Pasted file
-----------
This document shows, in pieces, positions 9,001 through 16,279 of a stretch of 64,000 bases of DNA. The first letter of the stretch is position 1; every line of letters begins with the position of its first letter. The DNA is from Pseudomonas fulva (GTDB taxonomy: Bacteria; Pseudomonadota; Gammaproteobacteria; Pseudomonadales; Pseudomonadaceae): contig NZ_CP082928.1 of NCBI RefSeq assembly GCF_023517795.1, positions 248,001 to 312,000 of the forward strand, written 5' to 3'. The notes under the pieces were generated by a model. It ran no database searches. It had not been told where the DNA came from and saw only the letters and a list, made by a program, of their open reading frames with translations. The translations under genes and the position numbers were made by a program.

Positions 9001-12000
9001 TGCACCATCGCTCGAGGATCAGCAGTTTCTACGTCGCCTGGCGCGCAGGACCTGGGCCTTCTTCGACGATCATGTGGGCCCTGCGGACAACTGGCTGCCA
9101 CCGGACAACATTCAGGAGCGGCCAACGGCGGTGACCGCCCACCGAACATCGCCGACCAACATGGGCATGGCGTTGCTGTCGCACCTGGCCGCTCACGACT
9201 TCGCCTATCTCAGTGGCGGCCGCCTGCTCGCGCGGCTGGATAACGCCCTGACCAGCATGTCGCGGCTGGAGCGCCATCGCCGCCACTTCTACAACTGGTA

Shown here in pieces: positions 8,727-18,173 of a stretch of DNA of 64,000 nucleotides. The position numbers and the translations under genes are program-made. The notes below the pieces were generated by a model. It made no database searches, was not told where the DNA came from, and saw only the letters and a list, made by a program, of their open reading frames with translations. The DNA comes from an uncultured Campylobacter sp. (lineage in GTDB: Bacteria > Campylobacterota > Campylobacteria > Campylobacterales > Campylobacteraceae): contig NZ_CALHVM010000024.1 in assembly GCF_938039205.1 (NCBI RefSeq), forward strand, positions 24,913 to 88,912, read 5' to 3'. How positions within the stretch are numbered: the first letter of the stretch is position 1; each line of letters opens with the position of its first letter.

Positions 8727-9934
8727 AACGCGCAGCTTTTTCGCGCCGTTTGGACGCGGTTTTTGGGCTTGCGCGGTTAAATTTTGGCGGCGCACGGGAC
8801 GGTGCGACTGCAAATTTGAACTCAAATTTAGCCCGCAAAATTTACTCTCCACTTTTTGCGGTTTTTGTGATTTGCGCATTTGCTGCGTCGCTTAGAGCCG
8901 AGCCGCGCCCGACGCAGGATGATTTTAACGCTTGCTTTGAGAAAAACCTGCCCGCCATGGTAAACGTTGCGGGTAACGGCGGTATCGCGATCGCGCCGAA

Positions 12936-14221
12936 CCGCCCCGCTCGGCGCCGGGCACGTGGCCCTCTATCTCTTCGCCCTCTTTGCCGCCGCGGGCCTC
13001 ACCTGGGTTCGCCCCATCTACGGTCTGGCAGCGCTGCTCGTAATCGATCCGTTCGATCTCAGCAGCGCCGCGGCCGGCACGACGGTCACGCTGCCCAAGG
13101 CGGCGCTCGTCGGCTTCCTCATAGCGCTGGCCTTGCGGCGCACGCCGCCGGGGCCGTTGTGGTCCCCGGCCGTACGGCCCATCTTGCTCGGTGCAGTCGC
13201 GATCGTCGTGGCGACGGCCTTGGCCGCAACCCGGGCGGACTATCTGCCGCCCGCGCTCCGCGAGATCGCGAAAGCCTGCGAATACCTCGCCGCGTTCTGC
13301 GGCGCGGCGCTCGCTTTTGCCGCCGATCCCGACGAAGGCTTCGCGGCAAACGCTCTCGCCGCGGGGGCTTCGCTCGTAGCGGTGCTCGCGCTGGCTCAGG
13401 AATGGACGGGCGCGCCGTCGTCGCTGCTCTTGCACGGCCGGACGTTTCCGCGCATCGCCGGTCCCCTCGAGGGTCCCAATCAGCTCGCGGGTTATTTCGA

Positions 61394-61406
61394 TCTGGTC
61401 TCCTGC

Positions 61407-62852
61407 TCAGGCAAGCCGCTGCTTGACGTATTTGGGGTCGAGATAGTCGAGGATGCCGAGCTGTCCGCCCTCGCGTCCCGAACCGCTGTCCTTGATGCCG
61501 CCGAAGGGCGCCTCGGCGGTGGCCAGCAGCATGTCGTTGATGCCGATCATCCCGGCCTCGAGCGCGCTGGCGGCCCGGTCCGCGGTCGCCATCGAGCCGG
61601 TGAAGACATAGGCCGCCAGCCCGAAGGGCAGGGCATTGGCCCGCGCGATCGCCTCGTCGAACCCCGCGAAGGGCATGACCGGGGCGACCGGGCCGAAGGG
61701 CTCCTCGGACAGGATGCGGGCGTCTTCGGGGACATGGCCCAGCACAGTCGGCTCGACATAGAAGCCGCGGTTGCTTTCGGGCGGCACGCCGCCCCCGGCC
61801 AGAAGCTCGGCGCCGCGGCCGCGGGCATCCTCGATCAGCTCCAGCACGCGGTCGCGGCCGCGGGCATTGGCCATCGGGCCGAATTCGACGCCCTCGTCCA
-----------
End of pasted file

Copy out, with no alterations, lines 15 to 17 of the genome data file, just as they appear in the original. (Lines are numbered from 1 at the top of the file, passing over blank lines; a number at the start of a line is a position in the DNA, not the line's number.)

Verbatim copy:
13201 GATCGTCGTGGCGACGGCCTTGGCCGCAACCCGGGCGGACTATCTGCCGCCCGCGCTCCGCGAGATCGCGAAAGCCTGCGAATACCTCGCCGCGTTCTGC
13301 GGCGCGGCGCTCGCTTTTGCCGCCGATCCCGACGAAGGCTTCGCGGCAAACGCTCTCGCCGCGGGGGCTTCGCTCGTAGCGGTGCTCGCGCTGGCTCAGG
13401 AATGGACGGGCGCGCCGTCGTCGCTGCTCTTGCACGGCCGGACGTTTCCGCGCATCGCCGGTCCCCTCGAGGGTCCCAATCAGCTCGCGGGTTATTTCGA